In a recent TED talk called "Why we have too few women leaders," Facebook COO Sheryl Sandberg alleges that young women are thinking about having kids, and how they'll balance work and family, far too early in their careers. (Watch a video of the talk.) From the moment a woman starts thinking about having a child, says Sandberg, she stops going after promotions and seeking out more responsibility at work. Women are "quietly leaning back" in the workplace, when they need to focus on moving up so that they'll have an interesting, challenging job they want when they return to work after giving birth. Is Sandberg's unconventional argument right?

Yes, in part: "I hear what Sandberg is saying, but I don't think that advice applies to everyone," says Rachel Emma Silverman in The Wall Street Journal. I did precisely what she warns against and "gradually stepped down my career well in advance of having children." I have few regrets, though my choice did adversely affect my career and pay. "There really is no one-size-fits-all answer for a lot of these ambition/career-success/family dilemmas."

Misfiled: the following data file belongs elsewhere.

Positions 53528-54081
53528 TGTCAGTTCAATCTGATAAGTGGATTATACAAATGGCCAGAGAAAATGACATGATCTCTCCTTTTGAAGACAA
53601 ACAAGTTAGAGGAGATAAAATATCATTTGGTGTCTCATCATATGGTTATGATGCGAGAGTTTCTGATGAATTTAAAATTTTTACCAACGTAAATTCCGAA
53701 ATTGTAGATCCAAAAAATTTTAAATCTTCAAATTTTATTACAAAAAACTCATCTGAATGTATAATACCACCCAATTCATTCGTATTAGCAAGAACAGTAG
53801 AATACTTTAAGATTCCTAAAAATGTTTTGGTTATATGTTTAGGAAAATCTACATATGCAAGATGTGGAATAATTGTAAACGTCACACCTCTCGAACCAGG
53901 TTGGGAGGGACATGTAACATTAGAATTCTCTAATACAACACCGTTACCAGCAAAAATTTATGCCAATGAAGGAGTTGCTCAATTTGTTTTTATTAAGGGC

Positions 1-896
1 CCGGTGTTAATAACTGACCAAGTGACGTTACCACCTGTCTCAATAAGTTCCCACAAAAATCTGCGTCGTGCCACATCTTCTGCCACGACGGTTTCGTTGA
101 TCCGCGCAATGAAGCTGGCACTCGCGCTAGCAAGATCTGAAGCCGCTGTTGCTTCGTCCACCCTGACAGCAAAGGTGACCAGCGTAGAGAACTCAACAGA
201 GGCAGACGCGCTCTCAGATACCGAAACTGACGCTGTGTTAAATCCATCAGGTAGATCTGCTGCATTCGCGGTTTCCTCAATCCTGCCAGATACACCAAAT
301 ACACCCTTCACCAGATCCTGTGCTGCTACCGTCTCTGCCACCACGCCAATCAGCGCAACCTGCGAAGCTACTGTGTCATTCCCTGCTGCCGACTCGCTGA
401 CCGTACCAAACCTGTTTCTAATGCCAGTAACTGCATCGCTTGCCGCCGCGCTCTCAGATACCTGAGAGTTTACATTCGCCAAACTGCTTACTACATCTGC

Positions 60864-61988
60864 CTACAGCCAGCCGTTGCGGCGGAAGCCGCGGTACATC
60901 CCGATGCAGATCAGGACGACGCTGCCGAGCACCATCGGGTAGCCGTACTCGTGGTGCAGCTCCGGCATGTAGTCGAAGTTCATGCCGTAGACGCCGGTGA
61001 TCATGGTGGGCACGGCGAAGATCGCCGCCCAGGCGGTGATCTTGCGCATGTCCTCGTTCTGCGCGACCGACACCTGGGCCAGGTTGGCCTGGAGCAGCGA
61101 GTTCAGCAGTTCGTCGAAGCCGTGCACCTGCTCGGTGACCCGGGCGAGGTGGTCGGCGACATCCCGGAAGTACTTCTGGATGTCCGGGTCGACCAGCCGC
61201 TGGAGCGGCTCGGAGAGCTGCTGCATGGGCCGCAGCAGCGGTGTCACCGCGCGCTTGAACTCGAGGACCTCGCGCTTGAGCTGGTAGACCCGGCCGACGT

"Facebook's Sheryl Sandberg: Why few women at top"

No, women are planning because they have to: It's not that "women start planning their work-family conflicts too early," says Dahlia Lithwick at Slate. They do so too late. I see some young women, even if they're single and unmarried, agonizing about their future juggling act because they "realize that it affects every decision they make." So "men and women need to start thinking about these issues well in advance of having children, and we need to stop seeing that kind of thinking and planning as fanciful or romantic."
"Sheryl Sandberg's G=great TED talk"

Corporate culture is the real issue: The flaw in Sandberg's argument, says Joanne Cleaver at BNET, is that "corporate cultures get in the way of women's progress." While she's right to warn women against getting sidetracked, many women do so, quite understandably, because there's little proof that devoting themselves to their jobs will ultimately pay off. "Well-designed women's initiatives" are needed in corporate America to make sure the rewards for working are in place.
"Facebook's Sheryl Sandberg: Women workers need to keep their hands up"

But women also have to change: Sandberg's saying "don't leave before you leave" really stuck with me, says Hanna Rosin at Slate. It is "really hard" to return to work after having a baby if you haven't already established yourself in an "interesting and fulfilling" career. So women need to make those careers happen. "A lot of the change has to come from within us," and we need to encourage "girls to tap into their own confidence."
"Don't leave before you leave"